The Government claim – of course – that their budget was ‘business-friendly’, and therefore likely to boost economic growth. The aim is not unreasonable; but is their claim really true?
Certainly, there’s a good argument for reducing the level of corporation tax. Leaving profits in companies to allow for reinvestment and taxing the money more heavily when it is taken out in salaries, dividends and share options should theoretically enable businesses to invest more, and is, in principle, something that I support.
The proposition is not without caveats however. If the investment simply flows abroad to lower wage economies, then the businesses will still benefit, but the benefit to the rest of the UK economy is rather less clear. And I’m not at all sure that a relatively small cut of 1p hasn’t been massively over-hyped in terms of its potential effect.
It will certainly benefit the larger businesses paying £millions in CT, but it won’t make that large a difference to the smaller and medium sized companies which are the real engine of growth in employment opportunities. And many of those larger companies are currently sitting on large cash piles anyway – it’s not lack of cash which is holding back investment so much as lack of worthwhile investment opportunities.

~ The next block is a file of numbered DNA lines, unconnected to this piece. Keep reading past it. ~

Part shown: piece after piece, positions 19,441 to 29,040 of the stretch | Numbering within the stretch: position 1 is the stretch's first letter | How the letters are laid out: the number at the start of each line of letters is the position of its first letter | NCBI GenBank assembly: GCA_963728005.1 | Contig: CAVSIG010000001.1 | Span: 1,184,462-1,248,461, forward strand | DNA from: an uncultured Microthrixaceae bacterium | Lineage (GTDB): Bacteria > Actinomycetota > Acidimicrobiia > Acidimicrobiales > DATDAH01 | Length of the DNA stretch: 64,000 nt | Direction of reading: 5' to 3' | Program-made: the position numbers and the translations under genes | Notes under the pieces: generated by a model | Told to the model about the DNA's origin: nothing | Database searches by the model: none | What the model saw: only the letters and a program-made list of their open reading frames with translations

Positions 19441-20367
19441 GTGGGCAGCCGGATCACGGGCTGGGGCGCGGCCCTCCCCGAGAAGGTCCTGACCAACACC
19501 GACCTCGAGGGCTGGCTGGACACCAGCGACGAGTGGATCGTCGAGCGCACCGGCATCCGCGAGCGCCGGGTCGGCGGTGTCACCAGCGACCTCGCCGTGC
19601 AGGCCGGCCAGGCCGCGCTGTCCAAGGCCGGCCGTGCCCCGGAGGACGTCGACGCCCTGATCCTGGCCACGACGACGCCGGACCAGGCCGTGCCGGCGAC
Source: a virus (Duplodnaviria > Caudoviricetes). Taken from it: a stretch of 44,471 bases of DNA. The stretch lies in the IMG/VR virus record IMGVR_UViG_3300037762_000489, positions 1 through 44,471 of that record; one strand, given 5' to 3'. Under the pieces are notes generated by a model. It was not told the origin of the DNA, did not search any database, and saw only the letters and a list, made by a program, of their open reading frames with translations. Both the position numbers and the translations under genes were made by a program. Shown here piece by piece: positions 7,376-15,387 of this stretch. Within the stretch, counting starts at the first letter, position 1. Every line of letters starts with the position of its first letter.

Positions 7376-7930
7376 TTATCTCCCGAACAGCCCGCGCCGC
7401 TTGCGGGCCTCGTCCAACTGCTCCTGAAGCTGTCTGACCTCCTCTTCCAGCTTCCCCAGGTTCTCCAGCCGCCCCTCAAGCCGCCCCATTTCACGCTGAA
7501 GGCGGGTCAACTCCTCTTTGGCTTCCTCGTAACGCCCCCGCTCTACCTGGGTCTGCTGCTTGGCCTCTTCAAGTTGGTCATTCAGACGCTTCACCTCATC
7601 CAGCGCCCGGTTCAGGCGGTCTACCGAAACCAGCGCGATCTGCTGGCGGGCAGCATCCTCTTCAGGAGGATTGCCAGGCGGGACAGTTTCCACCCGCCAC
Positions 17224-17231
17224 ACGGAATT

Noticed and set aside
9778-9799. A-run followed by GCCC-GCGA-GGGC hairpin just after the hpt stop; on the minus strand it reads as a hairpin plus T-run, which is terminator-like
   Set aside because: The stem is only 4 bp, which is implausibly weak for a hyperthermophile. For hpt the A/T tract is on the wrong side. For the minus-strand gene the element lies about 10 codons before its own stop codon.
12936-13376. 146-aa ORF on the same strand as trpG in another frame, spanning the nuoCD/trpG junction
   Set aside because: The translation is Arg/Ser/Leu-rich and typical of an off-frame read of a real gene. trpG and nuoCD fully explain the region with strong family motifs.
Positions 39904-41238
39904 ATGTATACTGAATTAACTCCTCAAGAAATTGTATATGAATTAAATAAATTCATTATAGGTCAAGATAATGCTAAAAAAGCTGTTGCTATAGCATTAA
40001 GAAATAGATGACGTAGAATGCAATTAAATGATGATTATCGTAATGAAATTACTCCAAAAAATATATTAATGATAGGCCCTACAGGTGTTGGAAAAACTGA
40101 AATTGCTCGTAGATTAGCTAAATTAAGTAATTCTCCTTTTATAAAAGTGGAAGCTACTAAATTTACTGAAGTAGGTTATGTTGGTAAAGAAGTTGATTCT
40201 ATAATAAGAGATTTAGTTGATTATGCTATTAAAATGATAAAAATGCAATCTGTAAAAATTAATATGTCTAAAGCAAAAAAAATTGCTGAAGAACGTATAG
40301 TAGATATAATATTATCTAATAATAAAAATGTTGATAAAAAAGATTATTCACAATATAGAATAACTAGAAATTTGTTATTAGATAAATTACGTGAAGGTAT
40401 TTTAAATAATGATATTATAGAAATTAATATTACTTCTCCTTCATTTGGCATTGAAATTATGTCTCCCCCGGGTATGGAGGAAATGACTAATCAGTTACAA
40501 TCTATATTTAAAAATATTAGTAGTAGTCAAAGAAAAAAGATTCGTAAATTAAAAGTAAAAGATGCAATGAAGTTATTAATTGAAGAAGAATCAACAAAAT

Then there’s the second part of their ‘business-friendly’ agenda – the reduction of the top rate of tax from 50p to 45p. The argument is that this reduction in tax for those earning over £150,000 will help and encourage entrepreneurs. I’m unconvinced.
Whilst there certainly are some entrepreneurs on very high salaries, £150,000 is a salary of which most entrepreneurs can only dream; the level of tax which they’d pay on it is tomorrow’s problem, not today’s. In fact, the majority of people in the UK economy earning that level of salary aren’t entrepreneurs at all, they’re rent-seeking managers. Increasing their take-home pay doesn’t have any obvious connection with boosting growth.
That perhaps underlines my issue with the way that the UK Government is using the term ‘business-friendly’. Creating a climate where businesses can grow and thrive, providing jobs as well as goods and services, isn’t at all the same thing as increasing the net rewards of the people running those businesses. It’s more than a little disingenuous to conflate the two in the way that the government are doing.